Music has been my partner all my life, and it often still is. I think it’s a natural stimulant of great power. I mainly listen to songwriters. The melodies make their way into my blood but I need to understand the lyrics well, in order to be move, I need it to belong to me and to feed, also, my very complex soul. Music is my favourite therapy: whether it makes me cry or smile it helps me to release. Books I love them, they are my drug and a serious problem for my wallet, I read three or four per week … Now I’m reading “The symmetry of desires” by Eshkol Nevo. It’s set in Tel Aviv a city that I love and it’s about friendship, a theme that has always fed my studies and my doubts. I’m still not convinced that the real one, can really exist.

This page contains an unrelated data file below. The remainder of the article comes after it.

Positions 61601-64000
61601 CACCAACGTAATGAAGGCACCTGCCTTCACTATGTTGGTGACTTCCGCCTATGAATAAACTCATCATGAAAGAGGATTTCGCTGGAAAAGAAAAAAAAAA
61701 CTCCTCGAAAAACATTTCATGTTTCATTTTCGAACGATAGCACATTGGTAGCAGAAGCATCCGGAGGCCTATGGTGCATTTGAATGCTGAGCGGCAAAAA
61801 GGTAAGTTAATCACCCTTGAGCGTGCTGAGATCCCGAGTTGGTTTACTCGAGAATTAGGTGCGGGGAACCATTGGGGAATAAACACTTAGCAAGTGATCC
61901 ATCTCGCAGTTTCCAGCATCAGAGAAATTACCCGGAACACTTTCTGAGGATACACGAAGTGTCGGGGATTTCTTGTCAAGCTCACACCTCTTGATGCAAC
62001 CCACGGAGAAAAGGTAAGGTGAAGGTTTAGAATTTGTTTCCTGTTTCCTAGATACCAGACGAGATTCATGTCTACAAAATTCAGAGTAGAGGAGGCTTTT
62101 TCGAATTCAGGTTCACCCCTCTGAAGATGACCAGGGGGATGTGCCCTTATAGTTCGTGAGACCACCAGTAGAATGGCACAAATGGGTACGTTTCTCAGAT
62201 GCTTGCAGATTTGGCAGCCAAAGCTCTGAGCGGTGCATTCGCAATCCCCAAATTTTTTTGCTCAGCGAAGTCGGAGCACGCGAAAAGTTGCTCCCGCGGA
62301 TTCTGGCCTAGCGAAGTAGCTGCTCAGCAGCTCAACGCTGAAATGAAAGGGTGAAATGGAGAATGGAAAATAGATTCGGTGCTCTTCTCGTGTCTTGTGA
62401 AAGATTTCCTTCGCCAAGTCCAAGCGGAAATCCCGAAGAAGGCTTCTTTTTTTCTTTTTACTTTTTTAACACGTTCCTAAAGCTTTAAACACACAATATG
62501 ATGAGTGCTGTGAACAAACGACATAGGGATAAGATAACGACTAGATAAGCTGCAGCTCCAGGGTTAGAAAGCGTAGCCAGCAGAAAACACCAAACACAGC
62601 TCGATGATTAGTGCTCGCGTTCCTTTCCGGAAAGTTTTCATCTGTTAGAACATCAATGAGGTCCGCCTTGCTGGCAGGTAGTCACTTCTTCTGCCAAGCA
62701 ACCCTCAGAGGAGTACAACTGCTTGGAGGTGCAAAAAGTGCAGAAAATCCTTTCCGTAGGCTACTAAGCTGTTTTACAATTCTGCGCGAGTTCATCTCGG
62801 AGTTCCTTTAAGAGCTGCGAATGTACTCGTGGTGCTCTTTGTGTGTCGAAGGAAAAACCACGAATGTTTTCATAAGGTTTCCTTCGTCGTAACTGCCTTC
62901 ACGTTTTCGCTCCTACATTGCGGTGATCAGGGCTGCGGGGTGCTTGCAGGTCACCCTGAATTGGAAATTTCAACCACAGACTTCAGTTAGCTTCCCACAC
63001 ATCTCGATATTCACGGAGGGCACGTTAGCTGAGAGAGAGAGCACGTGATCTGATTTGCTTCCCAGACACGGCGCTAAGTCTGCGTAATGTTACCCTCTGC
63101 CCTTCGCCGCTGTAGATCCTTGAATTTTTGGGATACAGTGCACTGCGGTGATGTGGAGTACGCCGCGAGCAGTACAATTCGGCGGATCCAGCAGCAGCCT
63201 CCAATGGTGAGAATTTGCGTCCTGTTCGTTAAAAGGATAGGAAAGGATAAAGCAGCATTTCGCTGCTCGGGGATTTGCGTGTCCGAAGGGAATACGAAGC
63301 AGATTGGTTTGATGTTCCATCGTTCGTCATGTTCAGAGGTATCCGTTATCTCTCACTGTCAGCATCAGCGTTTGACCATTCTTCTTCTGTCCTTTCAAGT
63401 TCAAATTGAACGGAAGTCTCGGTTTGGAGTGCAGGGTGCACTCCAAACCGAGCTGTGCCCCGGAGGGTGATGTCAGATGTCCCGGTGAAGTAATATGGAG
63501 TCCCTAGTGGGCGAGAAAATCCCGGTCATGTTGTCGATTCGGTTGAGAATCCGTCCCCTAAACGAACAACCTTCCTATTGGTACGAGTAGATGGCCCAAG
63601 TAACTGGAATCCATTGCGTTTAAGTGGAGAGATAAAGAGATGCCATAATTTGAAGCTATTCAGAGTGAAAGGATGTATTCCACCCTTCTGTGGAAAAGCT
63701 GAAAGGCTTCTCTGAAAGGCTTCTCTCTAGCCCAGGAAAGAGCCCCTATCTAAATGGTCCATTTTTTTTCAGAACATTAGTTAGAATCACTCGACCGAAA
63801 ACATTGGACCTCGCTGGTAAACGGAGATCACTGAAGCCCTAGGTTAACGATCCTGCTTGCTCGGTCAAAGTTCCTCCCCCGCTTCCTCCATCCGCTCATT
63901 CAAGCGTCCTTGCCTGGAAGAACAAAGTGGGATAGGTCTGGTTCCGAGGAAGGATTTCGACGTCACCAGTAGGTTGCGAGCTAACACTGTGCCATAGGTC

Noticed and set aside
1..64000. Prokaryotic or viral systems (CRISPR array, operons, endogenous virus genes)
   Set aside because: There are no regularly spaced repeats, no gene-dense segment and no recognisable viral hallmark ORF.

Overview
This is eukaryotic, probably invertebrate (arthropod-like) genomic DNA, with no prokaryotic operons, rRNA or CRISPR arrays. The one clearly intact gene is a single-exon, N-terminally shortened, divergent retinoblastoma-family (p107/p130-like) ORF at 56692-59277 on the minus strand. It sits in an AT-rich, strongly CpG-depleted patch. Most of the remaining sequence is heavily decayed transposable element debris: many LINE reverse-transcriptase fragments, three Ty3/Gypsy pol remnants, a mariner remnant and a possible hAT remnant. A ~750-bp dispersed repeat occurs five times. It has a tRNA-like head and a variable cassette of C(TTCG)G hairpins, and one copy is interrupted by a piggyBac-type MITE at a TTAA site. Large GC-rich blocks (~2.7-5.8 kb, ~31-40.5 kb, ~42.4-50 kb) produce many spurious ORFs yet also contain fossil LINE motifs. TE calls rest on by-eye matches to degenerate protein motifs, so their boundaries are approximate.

A talent you have and one you lack.
I don’t know whether it is a talent but I’m an enthusiast.
I like to do so many things without ever caring about achieving perfection. Perfection makes me anxious, makes things heavy and inhibits me… as they say … better done than perfect. I like to throw myself into new challenges. I wrote a book without knowing how to write, I organized charity markets selling handcrafts which I made without knowing how to do it properly yet it all went well and I had a hell of a good time. There, I’m an optimistic, perhaps superficial in some things but an optimistic neverthless. I rather believe in facts, facts rather than theories.
I lack … the ability to wait. I’m training but the waiting makes me really nervous and impatient. In every field.
What are your methods for living slowly?